CEOCFO: Are people with that frame of mind easy or hard to find these days? 

Mr. Evans: I think it is becoming increasingly harder to find. There is a lot of opportunity out there, so for good folks, they have a lot of job options, if you will. We have to continue to invest in our people, continue to invest in our retention strategies and training to keep folks here, so when we do find a good candidate or resource, they don’t continue to look for other opportunities. With the market today, there are certainly a lot more jobs than qualified individuals. 


CEOCFO: Are you able to ramp up as projects come in? Do you have a stand by staff? 

Mr. Evans: We have a mix. With the investment we have made in our R&D lab, we do have some folks available. As projects spin up, we are able to find resources, and as projects ramp down, our resources are able to come back and study up on new technologies or build proofs of concepts. We do have a small bench, if you will, of staff waiting in-between projects, and then for the most part we have a recruiting organization that has the right contact and network to rapidly staff up. Given the business we are in, and the 28 years we have been doing business with the federal government, we pride ourselves on understanding each one of our customers’ ramp up processes, whether it includes a background investigation or a security clearance, we understand those intricacies of each client and make sure we are looking for them in our resources. 


CEOCFO: Do you need to do preparation for change of administration? How does that play out day to day for your organization? 

Mr. Evans: We are going to see some change. I think we may see some change in spending trends or different agencies having more or less money. For the most part though, the work we do and the mission critical systems we support are going to need to be supported regardless of the administration change. 


CEOCFO: Would you tell us about the recent contract with the Department of the Navy? 

Mr. Evans: We were awarded an IT professional services contract, with a focus on SAP, for the Commander, Navy Installations Command, Fleet & Family Readiness (CNIC F&FR) Department. There were five different awardees and we are one of three that was awarded all 15 task areas. We are looking forward to the release of these task orders in the coming year. We met with them recently and understand where their roadmap is going and the initiatives that are hot buttons.


CEOCFO: Do you find that most agencies really want the best thing and get a bad rap? 

Mr. Evans: Folks want to do the right thing, and they certainly try to do the right thing. There is certainly a couple of bad projects that have given a bad rap for the entire government contracting industry. Overall, I think as individuals and as projects move to adopt Agile development, which has more incremental releases and gives visibility into the entire process on all sides - government, business, and the contractor - these longer duration projects, the ones that have failed, will go away because you are incrementally delivering success, you are incrementally delivering functionality, and everyone has true visibility into what is going on. There is not as much potential for long, drawn out development cycles to not get it right - everything is in time boxed cycles, and everyone should have full visibility into it.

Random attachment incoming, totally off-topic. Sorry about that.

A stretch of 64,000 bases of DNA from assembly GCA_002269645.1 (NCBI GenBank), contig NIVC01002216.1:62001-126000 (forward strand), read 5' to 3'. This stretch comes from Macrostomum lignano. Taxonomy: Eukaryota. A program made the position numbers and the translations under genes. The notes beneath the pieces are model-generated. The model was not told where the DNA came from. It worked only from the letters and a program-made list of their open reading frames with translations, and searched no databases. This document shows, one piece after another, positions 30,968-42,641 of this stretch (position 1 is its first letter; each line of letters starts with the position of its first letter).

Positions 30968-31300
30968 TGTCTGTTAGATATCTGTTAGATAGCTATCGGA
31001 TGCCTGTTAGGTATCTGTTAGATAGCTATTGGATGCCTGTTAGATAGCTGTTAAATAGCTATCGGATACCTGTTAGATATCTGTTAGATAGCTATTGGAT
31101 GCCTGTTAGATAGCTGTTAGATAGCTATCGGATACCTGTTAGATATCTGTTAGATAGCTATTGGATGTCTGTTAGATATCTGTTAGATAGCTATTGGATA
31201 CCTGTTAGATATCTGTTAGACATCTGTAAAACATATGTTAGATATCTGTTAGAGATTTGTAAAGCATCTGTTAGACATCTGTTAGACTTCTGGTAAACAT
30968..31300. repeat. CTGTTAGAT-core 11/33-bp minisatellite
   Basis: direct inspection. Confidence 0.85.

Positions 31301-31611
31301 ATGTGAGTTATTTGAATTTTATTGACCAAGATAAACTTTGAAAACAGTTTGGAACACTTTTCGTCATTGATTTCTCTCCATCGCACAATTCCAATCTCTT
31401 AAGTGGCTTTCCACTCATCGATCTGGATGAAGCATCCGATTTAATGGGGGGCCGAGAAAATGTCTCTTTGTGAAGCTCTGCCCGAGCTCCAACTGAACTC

CEOCFO: Would you tell us about the GovStar Awards recognition? 

Mr. Evans: CEO Magazine and GovStar Awards has been a program that has gone on for many years in this area. A number of colleagues of ours have seen recognition in it. We were thrilled to be part of it. I think it recognizes the investment we have made in our people, the investment we have made in R&D, and certainly the commitment we have made to giving back to the community. It was an honor to be amongst the finalists, and I think everyone in that room and every company represented is doing great things in the government contracting market. 


CEOCFO: How do you spend your time as CEO? What do you focus on personally for the company? 

Mr. Evans: A little bit of everything. The main focus is really strategy and taking the company forward. With that comes some of the operational components, some of the sales and business development components. I want to give my people the right tools and partnerships so they can be successful. If we need to establish a partnership for a cloud provider, I am on the forefront trying to meet with the different companies to establish that relationship for our folks. I am here to support my staff and make sure they have the right tools, process and technology in place to be successful. 


CEOCFO: What is the takeaway for our readers - what should they remember about Bart & Associates, Inc.? 

Mr. Evans: B&A has a strong history of being successful in the government space. We have progressed as a small business into a mid-sized business. We are going to continue to invest in our people; we are going to continue to make this a desirable place to work, and continue to make our customers successful.



“B&A has a strong history of being successful in the government space. We have progressed as a small business into a mid-sized business. We are going to continue to invest in our people; we are going to continue to make this a desirable place to work, and continue to make our customers successful.”- Jonathan Evans


Bart & Associates, Inc.



Kelly Sinclair


Bart & Associates, Inc.